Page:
American Christianity is not only rooted in the oppressive nature of American history, it has been the tool that has held the foot to the necks of the poor. The oppressive nature of American Christianity is not restricted to poverty or racism, sexism is part of this oppressive climate. Historically, women have been second-class citizens in the church, a double penalty is to be a woman of color in the church. This critique of American Christianity is overdue and relevant, particularly now, because of the current climate in our country. It seems that American politics molds American Christianity, when I believe the reverse should be the case. The molding by American politics can be observed from the divisive behavior exhibited from Pennsylvania Avenue, in our nation’s capital, to the churches that support this rhetoric.

All too often, Christians are reactive to that which happens in society, instead of setting the temperament of culture. As this indictment of oppression is filed at the door of American Christianity, we must not leave the community to choose whether to ignore this cold hard truth. It is human nature to deny and resist that which we find difficult to accept. No, there must be a prescription for this malady that plagues American Christianity.  

Cone clearly diagnosed the problem: “Racism is deeply embedded in American religion and society. We cannot get rid of it by forgetting the past and simply urging blacks and whites to develop a good will toward each other. Racism is a cancer. To get rid of this deadly disease requires radical surgery that cuts deep into not only the “body politic” but also the body of Christ…”[iv] The work to be done will not be easy, however. To move towards what Martin Luther King Jr. termed the “Beloved Community” will involve spiritual and moral surgery. This type of surgery will require the presence of the great physician. Jesus is the great physician who is able to heal the sick souls of humanity.  

Luke’s Gospel recorded Jesus returning to Nazareth after his temptation in the desert. After that desert experience, Jesus went to the temple to read. That day the reading came from Isaiah 60, “The Spirit of the Lord is upon me, because He anointed me to preach the gospel to the poor. He has sent me to proclaim the release to the captives, and recovery of sight to the blind, to set free those who are oppressed…” (Luke 4:18 NASB). The Gospel of Christ will set free those who are oppressed as well as the oppressor. The oppressors are blinded by fears that hold them hostage. Efforts to release the captives and free the oppressed involve the church not only saying that oppression in any form is morally wrong, the church must put force behind her words by supporting meaningful legislation. The community of faith must develop a strict moral consciousness that is governed by Christ and not the world. The church needs to be the thermostat, not the thermometer in culture. The body of Christ has the power to reshape American Christianity and to reflect the true values of Christ, not by being silent, but by speaking up.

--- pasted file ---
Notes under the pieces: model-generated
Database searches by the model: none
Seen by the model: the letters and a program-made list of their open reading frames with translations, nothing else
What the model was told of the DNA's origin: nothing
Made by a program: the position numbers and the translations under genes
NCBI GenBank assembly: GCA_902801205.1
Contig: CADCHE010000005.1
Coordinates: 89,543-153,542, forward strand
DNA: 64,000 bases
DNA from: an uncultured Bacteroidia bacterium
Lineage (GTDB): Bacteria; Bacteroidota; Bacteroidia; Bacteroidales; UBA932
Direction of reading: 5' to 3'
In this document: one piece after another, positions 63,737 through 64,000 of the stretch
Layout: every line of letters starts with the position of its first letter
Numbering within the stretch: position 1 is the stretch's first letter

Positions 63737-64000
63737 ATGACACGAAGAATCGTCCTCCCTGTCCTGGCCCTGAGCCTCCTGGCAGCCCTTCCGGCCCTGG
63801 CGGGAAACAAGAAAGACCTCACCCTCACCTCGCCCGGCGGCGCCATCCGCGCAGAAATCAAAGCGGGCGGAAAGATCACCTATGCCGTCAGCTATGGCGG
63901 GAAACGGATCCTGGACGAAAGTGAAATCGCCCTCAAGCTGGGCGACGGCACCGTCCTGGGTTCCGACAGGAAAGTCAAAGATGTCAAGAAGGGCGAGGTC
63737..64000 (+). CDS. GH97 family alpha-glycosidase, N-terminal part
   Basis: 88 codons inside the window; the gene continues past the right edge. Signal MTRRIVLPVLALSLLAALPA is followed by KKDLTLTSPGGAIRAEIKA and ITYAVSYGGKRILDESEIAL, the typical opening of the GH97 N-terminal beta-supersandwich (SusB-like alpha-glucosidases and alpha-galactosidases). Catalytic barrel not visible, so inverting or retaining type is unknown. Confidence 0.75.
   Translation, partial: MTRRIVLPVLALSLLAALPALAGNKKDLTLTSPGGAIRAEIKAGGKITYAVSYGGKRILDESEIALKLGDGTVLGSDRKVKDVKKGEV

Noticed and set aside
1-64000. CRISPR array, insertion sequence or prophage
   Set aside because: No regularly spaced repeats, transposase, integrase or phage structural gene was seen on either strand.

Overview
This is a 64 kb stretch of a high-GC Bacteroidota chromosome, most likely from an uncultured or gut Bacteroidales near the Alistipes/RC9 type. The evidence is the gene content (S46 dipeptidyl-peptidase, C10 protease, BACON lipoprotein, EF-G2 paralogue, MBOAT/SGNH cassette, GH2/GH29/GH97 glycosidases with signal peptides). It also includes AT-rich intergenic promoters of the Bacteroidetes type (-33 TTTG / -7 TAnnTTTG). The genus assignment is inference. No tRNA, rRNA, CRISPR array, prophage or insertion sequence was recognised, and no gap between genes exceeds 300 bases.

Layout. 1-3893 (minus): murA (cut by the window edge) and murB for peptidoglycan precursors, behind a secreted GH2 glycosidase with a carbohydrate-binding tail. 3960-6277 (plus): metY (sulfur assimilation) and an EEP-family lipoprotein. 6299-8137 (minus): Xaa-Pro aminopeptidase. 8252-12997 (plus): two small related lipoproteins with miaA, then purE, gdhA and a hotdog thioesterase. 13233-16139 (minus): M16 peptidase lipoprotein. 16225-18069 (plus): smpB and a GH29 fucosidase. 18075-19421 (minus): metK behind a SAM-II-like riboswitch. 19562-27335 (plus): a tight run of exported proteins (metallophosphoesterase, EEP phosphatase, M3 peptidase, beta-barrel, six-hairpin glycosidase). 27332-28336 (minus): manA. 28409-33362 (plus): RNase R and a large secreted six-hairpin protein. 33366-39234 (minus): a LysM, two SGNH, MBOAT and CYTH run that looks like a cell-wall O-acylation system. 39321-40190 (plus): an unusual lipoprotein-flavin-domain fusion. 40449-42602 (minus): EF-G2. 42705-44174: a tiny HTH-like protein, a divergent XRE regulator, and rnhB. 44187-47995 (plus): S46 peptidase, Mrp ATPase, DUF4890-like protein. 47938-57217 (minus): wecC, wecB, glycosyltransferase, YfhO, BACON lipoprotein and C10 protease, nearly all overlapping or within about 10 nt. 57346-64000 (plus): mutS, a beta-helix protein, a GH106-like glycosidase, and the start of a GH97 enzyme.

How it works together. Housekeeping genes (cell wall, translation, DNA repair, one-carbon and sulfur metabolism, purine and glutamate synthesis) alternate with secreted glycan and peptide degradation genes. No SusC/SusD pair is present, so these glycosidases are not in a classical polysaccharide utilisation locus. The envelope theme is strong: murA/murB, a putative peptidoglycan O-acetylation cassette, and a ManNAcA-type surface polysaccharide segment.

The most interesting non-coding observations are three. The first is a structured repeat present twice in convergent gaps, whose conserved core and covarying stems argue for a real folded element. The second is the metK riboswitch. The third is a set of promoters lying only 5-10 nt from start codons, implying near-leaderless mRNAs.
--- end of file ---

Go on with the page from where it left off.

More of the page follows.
The Rev. Dr. Greg Johnson is pastor of Cornerstone Community Church, Endicott, N.Y.

The views expressed are those of the author and not necessarily those of American Baptist Home Mission Societies.

[i] James H. Cone, “Malcolm & Martin & America: A Dream or A Nightmare,” (Orbis, NY 1991) 295.

[ii] Martin Luther King Jr., “Strength to Love,” (Fortress Press, PA, 1981) 102.

[iii] James C. Klagge, “The Most Segregated Hour in America,” accessed July 15, 2019.

[iv] James H. Cone, “Malcolm & Martin & America: A Dream or A Nightmare,” (Orbis, NY 1991) 296.